5. Looks like a great place to visit Marcelle. I have made a few road trips through Germany but never ventured here. Will have to try one day…

  6. Great post and I’ve just spent about 20 minutes looking up “Cycling the Romantic Road” on Google! Sounds like an awesome trip and you have planted some cool ideas in my head!

    1. I guess you are much fitter than I am 😉 I’m sure it must be a stunning way to travel – a totally different experience then by bus or car.

  7. I’ve been to many of these, but not Tauberbischofsheim. What a lovely picture from there!

  8. I would so love this road trip. I would love all the castles. We definitely need to up the holiday time here in the states, most people are lucky if they get 2-3 weeks!

    1. It’s so important to spend at least three weeks at a time on holidays. It’s the only way to be able to wind down properly (as by scientists).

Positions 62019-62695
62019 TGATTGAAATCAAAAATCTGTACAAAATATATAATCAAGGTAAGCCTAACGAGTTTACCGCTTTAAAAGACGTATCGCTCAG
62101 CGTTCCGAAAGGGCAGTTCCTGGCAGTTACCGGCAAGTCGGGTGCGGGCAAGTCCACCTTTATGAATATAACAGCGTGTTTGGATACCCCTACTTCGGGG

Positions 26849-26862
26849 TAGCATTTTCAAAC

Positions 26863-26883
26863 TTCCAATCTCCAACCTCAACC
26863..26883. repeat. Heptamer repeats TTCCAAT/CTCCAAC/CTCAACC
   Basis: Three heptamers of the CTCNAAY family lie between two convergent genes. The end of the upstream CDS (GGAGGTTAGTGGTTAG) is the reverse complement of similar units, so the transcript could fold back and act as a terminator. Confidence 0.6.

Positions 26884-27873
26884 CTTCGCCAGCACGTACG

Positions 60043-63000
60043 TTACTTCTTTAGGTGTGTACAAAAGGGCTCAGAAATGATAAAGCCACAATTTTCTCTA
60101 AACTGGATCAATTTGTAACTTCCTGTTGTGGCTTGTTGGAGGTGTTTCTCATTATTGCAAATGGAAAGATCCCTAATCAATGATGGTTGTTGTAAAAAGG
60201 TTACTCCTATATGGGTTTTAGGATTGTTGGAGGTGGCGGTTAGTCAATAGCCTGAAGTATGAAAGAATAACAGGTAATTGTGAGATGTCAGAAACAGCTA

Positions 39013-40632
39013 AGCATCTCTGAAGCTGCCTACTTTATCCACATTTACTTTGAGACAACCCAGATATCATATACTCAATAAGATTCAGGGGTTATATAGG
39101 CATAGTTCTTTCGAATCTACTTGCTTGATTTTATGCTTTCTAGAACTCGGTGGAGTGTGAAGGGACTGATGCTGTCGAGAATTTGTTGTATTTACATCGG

9. So gorgeous! Great overview of the Romantic Road. I didn’t know (though it’s not surprising) that there’s a marked hiking path also. We probably wouldn’t do the whole 500k (!!) but I can’t think of many better places to hit the trail for a while!

  10. What a lovely post, I can see why it is called “the romantic road” … it really is! Love the photos of the buildings! When I visited Neuschwanstein Castle the bridge was closed so I was unable to get the iconic “distance” photo, I will have to return via the romantic road!

      1. Thanks, Marcelle. That’s the problem with me is I don’t get a ton of vacation time. Perhaps I will do it when I quit my job one day (:

        1. That’s quite true. Although in Switzerland and as far as I know other countries in Europe five weeks of holidays a year is quite common. Maybe you should consider to move 😉